Through illusionistic confabulations of real and imagined spaces, skenographia played with the borders between reality and illusion, thus establishing the aesthetic—and thereby ideological—“frame” for this public language. Indeed, skenographia was directly and explicitly implicated in these aesthetico-political discourses by contemporaneous Roman commentators such as Vitruvius and Pliny the Elder. Theatrical skenographia is therefore a prime site for scholarly attention. But of the many temporary stages that, according to Vitruvius (5.5.7), were constructed each year at Rome, none survives; and the permanent stage facades (scaenarum frontes) that do remain contain no trace of their temporary skenographic elements.
This painting by Peake [currently in the Van Dyck show at the Tate] seems to use a theatrical schematic for a backdrop; it is like a series of flats, there is a discontinuity in the visual space, some inconsistency and overpainting in the 'seam' between background and middle ground. The painting is contemporaneous with Inigo Jones' masques, which use similarly staged perspectival space to frame tableaux. The painting itself is a charged network of symbolic representations of power, emblazoned and quite literally dazzling, the paint applied like enamelling in the costume and rainbow saddlery. Interestingly, Peake published the Mannerist architect Sebastiano Serlio's books on architecture in 1611- the first publication in English. The books follow the antique and illustrate theatrical spaces. Peake's preface dedicates the translation to Henry Prince of Wales - the subject of the painting above - the shortly to be dead hope of the Jacobean monarchy.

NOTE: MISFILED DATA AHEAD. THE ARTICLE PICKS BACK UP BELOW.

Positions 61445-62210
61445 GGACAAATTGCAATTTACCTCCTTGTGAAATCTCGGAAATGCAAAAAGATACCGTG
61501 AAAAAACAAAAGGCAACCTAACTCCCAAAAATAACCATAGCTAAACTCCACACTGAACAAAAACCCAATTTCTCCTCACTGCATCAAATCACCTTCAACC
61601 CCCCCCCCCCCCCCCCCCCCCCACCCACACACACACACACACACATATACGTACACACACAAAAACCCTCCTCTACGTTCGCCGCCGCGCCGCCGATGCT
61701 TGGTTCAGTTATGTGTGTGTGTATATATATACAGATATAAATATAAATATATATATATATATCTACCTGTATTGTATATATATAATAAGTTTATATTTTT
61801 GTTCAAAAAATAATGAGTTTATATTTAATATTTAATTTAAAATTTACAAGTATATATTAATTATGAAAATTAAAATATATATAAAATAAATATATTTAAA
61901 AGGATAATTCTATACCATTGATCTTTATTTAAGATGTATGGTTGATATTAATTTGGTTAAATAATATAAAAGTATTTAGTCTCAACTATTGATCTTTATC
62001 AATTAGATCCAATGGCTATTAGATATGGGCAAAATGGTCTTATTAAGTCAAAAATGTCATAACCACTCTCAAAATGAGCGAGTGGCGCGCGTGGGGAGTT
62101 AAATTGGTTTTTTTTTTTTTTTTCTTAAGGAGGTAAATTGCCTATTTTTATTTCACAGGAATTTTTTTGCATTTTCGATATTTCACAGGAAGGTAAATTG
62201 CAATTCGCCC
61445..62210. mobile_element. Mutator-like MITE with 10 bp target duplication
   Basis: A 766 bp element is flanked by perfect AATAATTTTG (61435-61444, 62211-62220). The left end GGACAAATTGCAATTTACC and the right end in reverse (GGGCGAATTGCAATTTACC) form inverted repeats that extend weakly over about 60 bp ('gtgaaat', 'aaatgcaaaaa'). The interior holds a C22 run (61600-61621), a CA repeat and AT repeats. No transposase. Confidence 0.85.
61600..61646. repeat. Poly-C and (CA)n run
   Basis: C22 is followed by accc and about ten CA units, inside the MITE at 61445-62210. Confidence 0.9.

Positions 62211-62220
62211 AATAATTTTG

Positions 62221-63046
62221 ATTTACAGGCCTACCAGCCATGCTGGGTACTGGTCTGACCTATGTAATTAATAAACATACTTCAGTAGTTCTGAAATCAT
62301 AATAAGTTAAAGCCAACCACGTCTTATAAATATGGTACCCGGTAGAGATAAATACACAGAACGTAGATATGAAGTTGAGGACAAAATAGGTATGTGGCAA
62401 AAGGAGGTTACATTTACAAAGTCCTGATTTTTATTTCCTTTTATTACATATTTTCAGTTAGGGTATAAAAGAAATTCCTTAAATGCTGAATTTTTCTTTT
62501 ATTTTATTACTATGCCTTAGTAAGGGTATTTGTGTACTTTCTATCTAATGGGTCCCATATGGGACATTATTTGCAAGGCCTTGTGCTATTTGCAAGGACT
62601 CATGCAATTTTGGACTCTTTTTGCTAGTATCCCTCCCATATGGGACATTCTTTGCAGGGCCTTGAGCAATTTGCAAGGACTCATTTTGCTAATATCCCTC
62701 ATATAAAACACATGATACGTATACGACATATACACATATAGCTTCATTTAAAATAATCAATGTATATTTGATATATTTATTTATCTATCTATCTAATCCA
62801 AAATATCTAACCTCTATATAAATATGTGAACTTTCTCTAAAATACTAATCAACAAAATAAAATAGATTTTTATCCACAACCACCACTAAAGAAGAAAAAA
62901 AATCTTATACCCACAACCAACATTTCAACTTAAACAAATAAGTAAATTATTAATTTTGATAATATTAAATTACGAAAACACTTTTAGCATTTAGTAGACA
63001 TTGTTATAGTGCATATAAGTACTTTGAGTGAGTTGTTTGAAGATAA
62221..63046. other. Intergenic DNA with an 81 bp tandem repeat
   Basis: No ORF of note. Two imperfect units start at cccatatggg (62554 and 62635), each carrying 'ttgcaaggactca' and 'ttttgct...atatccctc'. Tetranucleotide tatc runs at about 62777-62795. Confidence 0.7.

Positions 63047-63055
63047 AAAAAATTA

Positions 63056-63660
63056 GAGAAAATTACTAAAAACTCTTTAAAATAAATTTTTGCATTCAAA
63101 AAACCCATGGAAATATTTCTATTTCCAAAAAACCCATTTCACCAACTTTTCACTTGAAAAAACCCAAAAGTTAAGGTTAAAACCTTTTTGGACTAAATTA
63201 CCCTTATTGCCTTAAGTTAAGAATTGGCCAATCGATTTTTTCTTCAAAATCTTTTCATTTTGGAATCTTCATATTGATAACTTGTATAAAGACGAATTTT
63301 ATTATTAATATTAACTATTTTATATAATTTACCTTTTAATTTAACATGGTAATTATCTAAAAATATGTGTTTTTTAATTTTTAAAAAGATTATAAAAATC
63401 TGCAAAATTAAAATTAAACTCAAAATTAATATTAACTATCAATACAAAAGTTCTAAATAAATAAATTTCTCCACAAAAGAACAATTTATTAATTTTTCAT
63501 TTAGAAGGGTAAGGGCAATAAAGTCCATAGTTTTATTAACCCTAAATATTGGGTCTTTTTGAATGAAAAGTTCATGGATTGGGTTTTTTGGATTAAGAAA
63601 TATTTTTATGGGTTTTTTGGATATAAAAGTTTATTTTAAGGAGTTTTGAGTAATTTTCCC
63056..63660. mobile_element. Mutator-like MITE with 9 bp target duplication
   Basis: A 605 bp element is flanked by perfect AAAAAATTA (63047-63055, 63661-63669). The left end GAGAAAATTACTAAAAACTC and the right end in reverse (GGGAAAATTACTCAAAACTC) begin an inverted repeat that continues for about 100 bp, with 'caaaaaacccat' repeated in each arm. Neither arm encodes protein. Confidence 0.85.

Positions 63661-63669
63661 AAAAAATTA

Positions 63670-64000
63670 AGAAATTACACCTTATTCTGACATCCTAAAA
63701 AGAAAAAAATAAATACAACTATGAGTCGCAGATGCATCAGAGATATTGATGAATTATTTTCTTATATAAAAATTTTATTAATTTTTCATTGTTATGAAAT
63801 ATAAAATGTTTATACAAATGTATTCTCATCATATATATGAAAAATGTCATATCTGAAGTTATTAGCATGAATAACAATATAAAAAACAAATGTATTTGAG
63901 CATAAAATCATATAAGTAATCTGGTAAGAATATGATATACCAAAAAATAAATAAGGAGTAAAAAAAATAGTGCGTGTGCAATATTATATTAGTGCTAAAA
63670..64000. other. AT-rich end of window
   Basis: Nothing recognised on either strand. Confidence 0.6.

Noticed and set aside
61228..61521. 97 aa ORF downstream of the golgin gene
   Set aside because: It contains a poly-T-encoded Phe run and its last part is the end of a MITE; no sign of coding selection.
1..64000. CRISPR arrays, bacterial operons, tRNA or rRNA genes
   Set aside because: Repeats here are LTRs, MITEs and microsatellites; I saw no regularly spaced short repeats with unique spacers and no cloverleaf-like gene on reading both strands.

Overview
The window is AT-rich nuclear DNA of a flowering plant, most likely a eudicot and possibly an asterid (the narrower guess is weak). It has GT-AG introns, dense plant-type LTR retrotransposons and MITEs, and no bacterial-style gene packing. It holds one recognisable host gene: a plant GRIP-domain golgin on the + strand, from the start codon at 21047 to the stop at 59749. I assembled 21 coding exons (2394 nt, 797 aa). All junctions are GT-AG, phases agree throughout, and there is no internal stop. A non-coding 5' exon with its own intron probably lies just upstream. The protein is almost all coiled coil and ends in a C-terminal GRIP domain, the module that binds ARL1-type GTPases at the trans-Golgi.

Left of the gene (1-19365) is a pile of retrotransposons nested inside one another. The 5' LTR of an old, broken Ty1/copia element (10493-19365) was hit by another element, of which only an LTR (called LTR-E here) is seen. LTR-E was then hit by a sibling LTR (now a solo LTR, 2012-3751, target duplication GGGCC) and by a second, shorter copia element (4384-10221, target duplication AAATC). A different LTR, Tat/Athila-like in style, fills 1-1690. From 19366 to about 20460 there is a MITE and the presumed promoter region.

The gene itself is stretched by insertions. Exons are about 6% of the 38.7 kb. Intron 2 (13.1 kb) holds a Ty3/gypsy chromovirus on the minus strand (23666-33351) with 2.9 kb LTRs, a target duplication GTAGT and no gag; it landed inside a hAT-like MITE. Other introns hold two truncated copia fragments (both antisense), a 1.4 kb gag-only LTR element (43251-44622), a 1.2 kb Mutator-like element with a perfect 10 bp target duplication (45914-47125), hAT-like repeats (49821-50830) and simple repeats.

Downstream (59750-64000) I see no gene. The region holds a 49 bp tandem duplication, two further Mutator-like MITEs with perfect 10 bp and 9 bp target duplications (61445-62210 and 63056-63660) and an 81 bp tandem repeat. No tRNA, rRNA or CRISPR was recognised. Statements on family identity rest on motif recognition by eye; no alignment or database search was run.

TO THE HIGH AND MIGHTIE PRINCE HENRY OF WALES
No vaine ambition of mine own Desire, much lesse presumption of my none Desert, incited me to present this Volume to your Princely view, but rather, the gracious Countenance, which [even from your Childehood] you have ever daigned to all good endeavours, invited Mee also [after so many others] to offer at the high-Altar of your Highnesse favour, this new-Naturalized Worke of a learned Stranger: Not with pretence of Profit to your Highnesse [who want not more exquisite Tutors in all excellent Sciences] but, under the Patronage of your powerfull Name, to benefit the Publicke; and convay unto my Countrymen [especially Architects and Artifcers of all sorts] there
Necessary, Certaine, and most ready Helps of Geometrie: The ignorance and want whereof, in times past [in most parts of this Kingdome] hath left us many lame Workes, which shame of many Workemen; which, for the future, the Knowledge and use of these Instructions shall happily prevent, if the event but answere [in any measure] to that Hope of mine, which alone both induced this Desire and produced this Designe: Wherein I must confesse my part but small, saving my great adventure in the Charge, and my great Good-will to doe Good. All which together with my best Services, I humbly prostrate at your Princely feete, as beseemes
most humble Servant